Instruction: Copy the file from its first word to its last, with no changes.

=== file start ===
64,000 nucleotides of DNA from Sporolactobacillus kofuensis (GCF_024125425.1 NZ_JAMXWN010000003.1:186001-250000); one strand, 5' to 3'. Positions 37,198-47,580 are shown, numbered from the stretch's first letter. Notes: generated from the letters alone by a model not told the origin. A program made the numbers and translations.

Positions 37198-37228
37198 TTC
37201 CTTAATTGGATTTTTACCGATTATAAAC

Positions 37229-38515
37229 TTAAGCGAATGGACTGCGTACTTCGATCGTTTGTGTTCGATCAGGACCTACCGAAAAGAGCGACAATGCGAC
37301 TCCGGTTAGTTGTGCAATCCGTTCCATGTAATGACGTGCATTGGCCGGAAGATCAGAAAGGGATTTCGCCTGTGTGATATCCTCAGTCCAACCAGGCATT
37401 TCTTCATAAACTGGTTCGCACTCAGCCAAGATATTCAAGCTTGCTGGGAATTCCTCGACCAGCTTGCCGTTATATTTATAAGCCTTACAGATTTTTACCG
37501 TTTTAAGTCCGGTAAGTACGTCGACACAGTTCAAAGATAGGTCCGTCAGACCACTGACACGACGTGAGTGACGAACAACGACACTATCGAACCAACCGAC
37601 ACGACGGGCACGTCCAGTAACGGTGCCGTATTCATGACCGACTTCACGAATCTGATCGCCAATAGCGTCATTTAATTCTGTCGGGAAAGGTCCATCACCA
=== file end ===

64,000 nucleotides of DNA from Sporolactobacillus kofuensis (GCF_024125425.1 NZ_JAMXWN010000003.1:186001-250000); one strand, 5' to 3'. Positions 37,198-47,580 are shown, numbered from the stretch's first letter. Notes: generated from the letters alone by a model not told the origin. A program made the numbers and translations.

Positions 37198-37228
37198 TTC
37201 CTTAATTGGATTTTTACCGATTATAAAC

Positions 37229-38515
37229 TTAAGCGAATGGACTGCGTACTTCGATCGTTTGTGTTCGATCAGGACCTACCGAAAAGAGCGACAATGCGAC
37301 TCCGGTTAGTTGTGCAATCCGTTCCATGTAATGACGTGCATTGGCCGGAAGATCAGAAAGGGATTTCGCCTGTGTGATATCCTCAGTCCAACCAGGCATT
37401 TCTTCATAAACTGGTTCGCACTCAGCCAAGATATTCAAGCTTGCTGGGAATTCCTCGACCAGCTTGCCGTTATATTTATAAGCCTTACAGATTTTTACCG
37501 TTTTAAGTCCGGTAAGTACGTCGACACAGTTCAAAGATAGGTCCGTCAGACCACTGACACGACGTGAGTGACGAACAACGACACTATCGAACCAACCGAC
37601 ACGACGGGCACGTCCAGTAACGGTGCCGTATTCATGACCGACTTCACGAATCTGATCGCCAATAGCGTCATTTAATTCTGTCGGGAAAGGTCCATCACCA